© Louis Boutan
The image above is known as the world’s first underwater photograph – it is said that the model was so excited that he held the identification plate upside down! It was made in 1893 by the French zoologist Louis Boutan by using a magnesium flash.
Yet little is known that the Frenchman Louis Boutan didn’t actually take the first underwater photograph. According to John F. Brown (British Journal of Photography, 9th August, 1985) the incredible achievement goes to Dorset solicitor and natural historian William Thompson, who took the first underwater photograph in 1856! In February that year, Thompson, assisted by his friend Mr Kenyon rowed out a short distance into Weymouth bay and lowered a box containing a ‘5 x 4′, plate camera into the sea and operated the shutter from a boat to expose the plate to create the first ever underwater photograph.
Thompson’s box had a plate glass front and a wooden shutter operated from the surface with a length of string. The camera was prefocused at 10 yards, a distance Thompson later acknowledged was too great. A portable darkroom tent, on shore, was used to prepare the glass plate negative. The film holder was then put into the camera, the darkslide withdrawn, the lens uncapped and placed in the box with the shutter closed. Next the whole contraption was attached to an iron tripod and taken out by boat to be lowered to the seabed.
The next problem concerned the camera itself. Thompson’s camera took a plate measuring 5 inches by 4 inches, which he prepared using the collodion process. This meant that the liquid chemical had to be poured on to the plate, and be exposed and developed all within a matter of an hour or so. Following the procedure usual at the time, Thompson set up a small tent, on Weymouth beach, and inside it prepared a plate and put it in his camera. He then, under cover of a black cloth, placed the camera in the box, making sure that its lens was against the plate glass, and screwed on the back, to then lower it into the sea.
For the site of his experiment Thompson chose what he described as “a nook in the bay of Weymouth which is bounded by a ridge of rocks (where the area within is of sand and boulders and thickly clothed with many species of seaweeds”. Thompson and his friend Kenyon, having rowed out a sufficient distance from the beach, lowered the box into 18 feet of water. When he was sure that the apparatus was standing upright on the bottom, he pulled the string that raised the hinged shutter. Thompson made two attempts that day. For the first he allowed an exposure time of five minutes but found that the plate having been developed registered nothing.
Even though the depth was estimated to be no more than eighteen feet, the pressure was such that water forced its way through the joints and into the box. Like many of us in similar situations, Thompson despaired of obtaining an image. After washing the plate in fresh water and developing it, he was, however, pleased to note that seawater was not as injurious as he feared. The seawater left only a line at the height which it had reached during the exposure. John Brown considers Thompson’s photograph a ‘gallant and innovative failure, it being difficult to decipher‘. But it was the first, and beat Boutan by thirty seven years.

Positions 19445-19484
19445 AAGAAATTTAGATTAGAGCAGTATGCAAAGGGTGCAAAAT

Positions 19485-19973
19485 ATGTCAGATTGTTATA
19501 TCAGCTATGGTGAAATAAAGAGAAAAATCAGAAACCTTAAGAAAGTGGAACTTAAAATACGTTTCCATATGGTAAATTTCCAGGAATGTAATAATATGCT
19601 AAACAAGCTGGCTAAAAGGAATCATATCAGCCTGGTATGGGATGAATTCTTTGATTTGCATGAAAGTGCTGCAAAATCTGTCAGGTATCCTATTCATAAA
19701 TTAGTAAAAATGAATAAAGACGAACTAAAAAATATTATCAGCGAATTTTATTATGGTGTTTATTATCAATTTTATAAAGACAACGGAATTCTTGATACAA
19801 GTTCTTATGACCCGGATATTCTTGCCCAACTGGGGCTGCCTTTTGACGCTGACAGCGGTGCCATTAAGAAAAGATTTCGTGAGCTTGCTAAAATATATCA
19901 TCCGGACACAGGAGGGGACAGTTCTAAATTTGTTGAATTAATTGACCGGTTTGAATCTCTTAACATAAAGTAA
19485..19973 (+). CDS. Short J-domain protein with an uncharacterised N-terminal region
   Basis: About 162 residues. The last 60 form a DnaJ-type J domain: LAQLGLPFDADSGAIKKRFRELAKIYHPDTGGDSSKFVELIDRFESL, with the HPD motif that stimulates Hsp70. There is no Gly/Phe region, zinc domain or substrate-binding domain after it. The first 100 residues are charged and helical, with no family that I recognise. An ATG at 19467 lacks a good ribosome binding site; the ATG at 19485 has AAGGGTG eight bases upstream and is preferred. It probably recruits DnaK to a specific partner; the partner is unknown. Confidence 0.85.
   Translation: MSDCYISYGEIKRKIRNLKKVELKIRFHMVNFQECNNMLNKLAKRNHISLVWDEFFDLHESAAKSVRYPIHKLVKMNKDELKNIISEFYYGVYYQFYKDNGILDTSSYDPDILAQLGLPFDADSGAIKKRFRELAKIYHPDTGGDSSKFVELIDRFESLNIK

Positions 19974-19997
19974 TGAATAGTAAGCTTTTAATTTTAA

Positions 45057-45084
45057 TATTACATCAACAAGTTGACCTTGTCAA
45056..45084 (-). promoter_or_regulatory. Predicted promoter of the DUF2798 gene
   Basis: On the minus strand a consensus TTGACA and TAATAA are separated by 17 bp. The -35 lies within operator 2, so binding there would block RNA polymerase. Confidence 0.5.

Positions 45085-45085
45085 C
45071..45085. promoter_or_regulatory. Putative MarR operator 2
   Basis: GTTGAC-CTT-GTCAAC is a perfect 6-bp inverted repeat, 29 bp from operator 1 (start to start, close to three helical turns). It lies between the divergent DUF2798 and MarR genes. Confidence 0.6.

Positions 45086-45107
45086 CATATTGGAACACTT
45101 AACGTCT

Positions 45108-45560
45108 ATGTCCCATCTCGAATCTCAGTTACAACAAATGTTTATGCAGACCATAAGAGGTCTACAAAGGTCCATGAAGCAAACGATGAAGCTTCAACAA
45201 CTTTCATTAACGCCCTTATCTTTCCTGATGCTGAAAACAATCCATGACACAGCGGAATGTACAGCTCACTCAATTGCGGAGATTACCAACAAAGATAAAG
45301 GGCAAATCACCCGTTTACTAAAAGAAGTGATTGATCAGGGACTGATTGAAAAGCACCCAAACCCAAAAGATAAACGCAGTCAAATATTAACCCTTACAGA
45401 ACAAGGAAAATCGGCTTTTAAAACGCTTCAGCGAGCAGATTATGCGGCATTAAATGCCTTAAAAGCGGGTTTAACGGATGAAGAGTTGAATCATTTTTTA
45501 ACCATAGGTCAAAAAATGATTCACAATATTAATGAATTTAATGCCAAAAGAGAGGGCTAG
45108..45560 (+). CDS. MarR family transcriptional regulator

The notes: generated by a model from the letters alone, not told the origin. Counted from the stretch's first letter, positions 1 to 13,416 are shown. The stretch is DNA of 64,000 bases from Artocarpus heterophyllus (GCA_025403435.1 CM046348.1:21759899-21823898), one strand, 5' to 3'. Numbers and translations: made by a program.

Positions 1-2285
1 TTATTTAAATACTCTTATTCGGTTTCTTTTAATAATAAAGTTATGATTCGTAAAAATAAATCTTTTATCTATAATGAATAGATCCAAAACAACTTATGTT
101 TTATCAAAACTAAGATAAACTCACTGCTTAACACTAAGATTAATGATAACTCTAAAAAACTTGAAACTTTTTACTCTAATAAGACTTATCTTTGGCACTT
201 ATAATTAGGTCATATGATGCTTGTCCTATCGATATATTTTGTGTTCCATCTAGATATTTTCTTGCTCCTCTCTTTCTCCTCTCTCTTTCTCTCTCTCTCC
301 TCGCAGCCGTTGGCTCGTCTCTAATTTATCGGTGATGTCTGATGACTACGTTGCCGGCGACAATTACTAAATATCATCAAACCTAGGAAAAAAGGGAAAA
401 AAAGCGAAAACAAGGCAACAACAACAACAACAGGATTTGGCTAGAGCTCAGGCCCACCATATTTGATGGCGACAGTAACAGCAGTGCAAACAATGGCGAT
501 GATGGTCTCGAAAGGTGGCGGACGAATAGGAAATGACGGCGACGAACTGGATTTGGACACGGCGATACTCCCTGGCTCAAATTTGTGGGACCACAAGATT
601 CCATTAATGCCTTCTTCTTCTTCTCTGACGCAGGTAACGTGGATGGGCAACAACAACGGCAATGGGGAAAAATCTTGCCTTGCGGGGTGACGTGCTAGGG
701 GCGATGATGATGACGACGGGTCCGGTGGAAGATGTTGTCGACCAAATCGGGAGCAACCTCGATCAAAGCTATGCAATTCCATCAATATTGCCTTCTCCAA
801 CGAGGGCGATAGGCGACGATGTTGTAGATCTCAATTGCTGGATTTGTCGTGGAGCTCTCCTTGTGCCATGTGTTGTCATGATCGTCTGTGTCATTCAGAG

For his second attempt he doubled the exposure time. Although by then the light had deteriorated, he obtained a reasonable satisfactory negative, from which he made a print on which it was possible faintly to discern the outlines of boulders and seaweed. Water had leaked into the camera but this, Thompson was pleased to see, had not seriously affected the quality of the picture. He also noted with surprise that the image had not been inverted, and came to the conclusion that the thick plate glass in front of the lens must have acted as a reversing mirror.
Thompson later designed a better apparatus, but he then lost interest and pursued the matter no further. His friend William Penney of Poole, who was a chemist, and a naturalist of some note, persuaded him to send an account of his experiment to be printed in the Journal of the Society of Arts, otherwise there would probably have been no record of it in existence today.
In 1926 Dr. William Longley and National Geographic’s Charles Martin took this photo of a hogfish off the Florida Keys, and brought in a new generation of underwater photography — this time in color. They needed extremely specialized gear to take the shot, and were faced with a major problems in order to get enough light to properly expose. So, how did they manage to produce a great burst of light projected into the ocean? They ended up relying on pounds of magnesium flash powder, floating in a boat on the surface.
© National Geographic
While the pair were diving, they left a raft laden with the explosives floating above. When they took the shot, the camera shutter tripped a battery on the raft, igniting the magnesium powder, and illuminating the water down to 15 feet. Considered pretty hardcore photography, by the standards of any day.
© National Geographic